07 August, 2011

Breaking the Law

Breaking the Law

Who would have thought that such a harmless hobby could get so out of hand? When I first started, I knew I was getting myself into a commitment that may ruin my life (and my sleep pattern) for ever, but I never thought it would tip me over the edge so soon. At first I managed to keep it to a minimum, but it wasn't long before I became hooked on it all. Night after night, I'd be out there, lurking in the shadows with them until the early hours, but it seems that last night everything just went too far. They made me do it, they did. Those damned moths made me do it! An Oak Processionary moth to be precise, and last night I broke the law by putting it in fridge.

Due to the caterpillar's tendency to demolish any oak tree it can get its mouth around, and its ability to release extremely skin irritating microscopic hairs from its back, this species is very high on the list of species that many of the top environmental agencies in Britain want dead. Its not native, and although the adults do occasionally accidently come over from mainland Europe, the caterpillars of the species are thought to have arrived with a delivery of foreign oak trees into Kew Gardens. The moths are feared so much by the government, that there is even a law which makes it illegal to knowingly keep or store the moth.

I realised this a little too late after I carried out normal practise by putting the moth in the fridge (to calm it down ready for photography later of course- who do you think I am, a moth torturer?) and thus I have become a criminal.

All because of this ugly (but flippin' rare) little bugger...


I can only assume its a matter of time before the authorities will be onto me, and I wouldn't be suprised if MI5 don't already have their top covert Human Intelligence Agents watching me as I type this. I guess the best thing to do will be to go into hiding... preferably somewhere with a really good list of moths to boot. How about Portland? Or maybe Dungeness?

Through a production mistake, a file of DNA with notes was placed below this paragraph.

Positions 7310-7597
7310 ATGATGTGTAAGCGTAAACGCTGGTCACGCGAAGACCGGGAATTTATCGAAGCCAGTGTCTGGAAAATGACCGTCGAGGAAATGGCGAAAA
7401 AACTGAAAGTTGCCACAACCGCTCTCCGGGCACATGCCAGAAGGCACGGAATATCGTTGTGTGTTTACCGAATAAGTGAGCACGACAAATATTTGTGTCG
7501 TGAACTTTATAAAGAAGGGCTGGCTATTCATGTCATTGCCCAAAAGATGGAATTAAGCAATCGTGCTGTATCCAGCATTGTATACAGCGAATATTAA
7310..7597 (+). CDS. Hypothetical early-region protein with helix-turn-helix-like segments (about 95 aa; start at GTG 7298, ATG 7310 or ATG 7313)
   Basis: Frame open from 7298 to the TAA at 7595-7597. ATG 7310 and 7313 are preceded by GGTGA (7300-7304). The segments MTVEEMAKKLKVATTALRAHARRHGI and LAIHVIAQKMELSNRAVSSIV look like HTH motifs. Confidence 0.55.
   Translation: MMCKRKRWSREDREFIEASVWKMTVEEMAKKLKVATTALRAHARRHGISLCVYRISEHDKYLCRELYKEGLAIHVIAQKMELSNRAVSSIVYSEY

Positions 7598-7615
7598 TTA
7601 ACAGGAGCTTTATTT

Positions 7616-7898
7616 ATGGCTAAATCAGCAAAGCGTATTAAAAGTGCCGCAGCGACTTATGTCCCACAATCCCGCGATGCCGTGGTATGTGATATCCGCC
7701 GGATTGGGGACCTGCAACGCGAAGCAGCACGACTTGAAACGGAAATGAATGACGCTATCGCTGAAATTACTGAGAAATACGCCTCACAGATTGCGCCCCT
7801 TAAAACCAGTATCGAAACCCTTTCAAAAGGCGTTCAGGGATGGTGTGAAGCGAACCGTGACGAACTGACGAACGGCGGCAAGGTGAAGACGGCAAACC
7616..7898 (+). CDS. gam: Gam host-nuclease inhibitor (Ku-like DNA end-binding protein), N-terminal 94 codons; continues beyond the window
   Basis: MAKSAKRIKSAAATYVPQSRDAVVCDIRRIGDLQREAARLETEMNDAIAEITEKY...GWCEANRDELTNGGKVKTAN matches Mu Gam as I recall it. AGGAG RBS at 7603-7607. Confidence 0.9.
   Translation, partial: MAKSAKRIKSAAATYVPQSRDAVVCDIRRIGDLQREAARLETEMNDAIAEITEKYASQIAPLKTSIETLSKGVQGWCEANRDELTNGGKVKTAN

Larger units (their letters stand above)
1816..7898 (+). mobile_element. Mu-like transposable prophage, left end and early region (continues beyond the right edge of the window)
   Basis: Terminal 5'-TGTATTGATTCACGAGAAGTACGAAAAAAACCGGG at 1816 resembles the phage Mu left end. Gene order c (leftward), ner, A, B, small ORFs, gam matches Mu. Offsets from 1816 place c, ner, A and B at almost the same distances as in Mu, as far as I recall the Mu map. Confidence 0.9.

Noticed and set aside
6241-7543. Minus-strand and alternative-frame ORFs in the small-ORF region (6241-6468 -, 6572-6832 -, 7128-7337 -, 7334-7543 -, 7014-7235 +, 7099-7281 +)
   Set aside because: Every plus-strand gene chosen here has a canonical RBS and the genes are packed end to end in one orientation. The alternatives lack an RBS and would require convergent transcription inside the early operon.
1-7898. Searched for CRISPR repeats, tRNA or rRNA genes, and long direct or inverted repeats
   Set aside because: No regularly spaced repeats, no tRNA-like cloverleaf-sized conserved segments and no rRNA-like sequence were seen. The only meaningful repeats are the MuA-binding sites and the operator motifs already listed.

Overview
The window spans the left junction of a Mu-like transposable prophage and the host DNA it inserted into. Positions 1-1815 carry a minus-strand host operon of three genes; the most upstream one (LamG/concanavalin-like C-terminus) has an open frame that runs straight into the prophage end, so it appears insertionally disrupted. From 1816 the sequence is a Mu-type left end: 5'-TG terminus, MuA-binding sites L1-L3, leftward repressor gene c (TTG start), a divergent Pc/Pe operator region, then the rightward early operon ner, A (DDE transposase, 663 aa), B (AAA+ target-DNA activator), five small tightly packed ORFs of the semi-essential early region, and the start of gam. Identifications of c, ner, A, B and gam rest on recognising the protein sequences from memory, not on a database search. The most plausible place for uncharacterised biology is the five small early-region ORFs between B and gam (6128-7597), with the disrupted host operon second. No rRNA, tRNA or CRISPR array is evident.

Hopefully I can keep you updated on my progress using these new internet connections they have on mobile cell phones nowadays, but I wouldn't hold out any hopes.

May my last words to you be this: don't start moth trapping.

3 comments:

Anonymous said...

I hope you are not serious when you say normal practice to put the moth in the fridge, implying you often put insects in the fridge. This is a nono with any serious nature phtographer. If you do, then please don't do so any more. If you don't, I apologize on misinterpreting what you said.

Bill D said...

Sorry if I've touched a nerve, but putting a moth in the fridge for a few hours is normal practise for any entomologist. Its set at a perfect temperature, and is dark enough to keep the moths 'sleepy' enought to allow for a quick photograph or two the next morning. I can assure you that they warm up and fly away within minutes (or seconds as is the case with most Pugs and micros!).

I only do this with moths from the garden, and any insects I find in the field are photographed in the field.

Hope this has reassured you slightly?

Cheers

Brian J Davis said...

Hi Bill, enjoyed your site. I was a little disappointed that whoever it was that made the comment linked here did so anonomously. I wondered what made him state its a NO NO for "serious photographers". If he knew any serious moth photographers he would know it's a common and harmless practice. Keep up the entertaining work.
Brian